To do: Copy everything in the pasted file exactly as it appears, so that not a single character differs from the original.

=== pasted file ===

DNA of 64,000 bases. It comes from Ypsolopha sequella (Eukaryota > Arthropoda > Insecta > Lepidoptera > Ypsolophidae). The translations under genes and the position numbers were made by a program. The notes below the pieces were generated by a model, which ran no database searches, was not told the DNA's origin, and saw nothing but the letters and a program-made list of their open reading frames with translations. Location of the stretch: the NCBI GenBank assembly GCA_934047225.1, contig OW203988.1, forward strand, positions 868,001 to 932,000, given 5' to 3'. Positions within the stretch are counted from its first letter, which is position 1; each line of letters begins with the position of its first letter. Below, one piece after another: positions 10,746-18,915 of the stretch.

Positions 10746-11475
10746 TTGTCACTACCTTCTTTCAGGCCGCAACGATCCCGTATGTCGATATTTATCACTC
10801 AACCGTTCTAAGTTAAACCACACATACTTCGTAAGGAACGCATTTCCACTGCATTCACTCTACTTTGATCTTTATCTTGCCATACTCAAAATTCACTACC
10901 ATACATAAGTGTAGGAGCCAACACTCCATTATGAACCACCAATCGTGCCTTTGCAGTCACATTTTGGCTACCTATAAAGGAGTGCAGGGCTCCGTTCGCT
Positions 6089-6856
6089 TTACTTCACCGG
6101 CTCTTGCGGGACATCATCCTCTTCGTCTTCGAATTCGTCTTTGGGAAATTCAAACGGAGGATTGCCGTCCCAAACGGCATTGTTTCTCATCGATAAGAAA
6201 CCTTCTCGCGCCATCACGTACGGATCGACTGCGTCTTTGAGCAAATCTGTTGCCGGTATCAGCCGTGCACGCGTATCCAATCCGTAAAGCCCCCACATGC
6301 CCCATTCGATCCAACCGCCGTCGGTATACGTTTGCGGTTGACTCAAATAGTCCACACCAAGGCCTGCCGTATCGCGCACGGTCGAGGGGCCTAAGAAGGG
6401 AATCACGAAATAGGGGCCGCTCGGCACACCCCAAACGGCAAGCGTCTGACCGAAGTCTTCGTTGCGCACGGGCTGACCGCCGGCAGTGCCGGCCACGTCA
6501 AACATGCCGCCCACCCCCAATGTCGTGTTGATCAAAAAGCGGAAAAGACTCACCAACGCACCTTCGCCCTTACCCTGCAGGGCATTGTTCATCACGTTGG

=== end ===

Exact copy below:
DNA of 64,000 bases. It comes from Ypsolopha sequella (Eukaryota > Arthropoda > Insecta > Lepidoptera > Ypsolophidae). The translations under genes and the position numbers were made by a program. The notes below the pieces were generated by a model, which ran no database searches, was not told the DNA's origin, and saw nothing but the letters and a program-made list of their open reading frames with translations. Location of the stretch: the NCBI GenBank assembly GCA_934047225.1, contig OW203988.1, forward strand, positions 868,001 to 932,000, given 5' to 3'. Positions within the stretch are counted from its first letter, which is position 1; each line of letters begins with the position of its first letter. Below, one piece after another: positions 10,746-18,915 of the stretch.

Positions 10746-11475
10746 TTGTCACTACCTTCTTTCAGGCCGCAACGATCCCGTATGTCGATATTTATCACTC
10801 AACCGTTCTAAGTTAAACCACACATACTTCGTAAGGAACGCATTTCCACTGCATTCACTCTACTTTGATCTTTATCTTGCCATACTCAAAATTCACTACC
10901 ATACATAAGTGTAGGAGCCAACACTCCATTATGAACCACCAATCGTGCCTTTGCAGTCACATTTTGGCTACCTATAAAGGAGTGCAGGGCTCCGTTCGCT
Positions 6089-6856
6089 TTACTTCACCGG
6101 CTCTTGCGGGACATCATCCTCTTCGTCTTCGAATTCGTCTTTGGGAAATTCAAACGGAGGATTGCCGTCCCAAACGGCATTGTTTCTCATCGATAAGAAA
6201 CCTTCTCGCGCCATCACGTACGGATCGACTGCGTCTTTGAGCAAATCTGTTGCCGGTATCAGCCGTGCACGCGTATCCAATCCGTAAAGCCCCCACATGC
6301 CCCATTCGATCCAACCGCCGTCGGTATACGTTTGCGGTTGACTCAAATAGTCCACACCAAGGCCTGCCGTATCGCGCACGGTCGAGGGGCCTAAGAAGGG
6401 AATCACGAAATAGGGGCCGCTCGGCACACCCCAAACGGCAAGCGTCTGACCGAAGTCTTCGTTGCGCACGGGCTGACCGCCGGCAGTGCCGGCCACGTCA
6501 AACATGCCGCCCACCCCCAATGTCGTGTTGATCAAAAAGCGGAAAAGACTCACCAACGCACCTTCGCCCTTACCCTGCAGGGCATTGTTCATCACGTTGG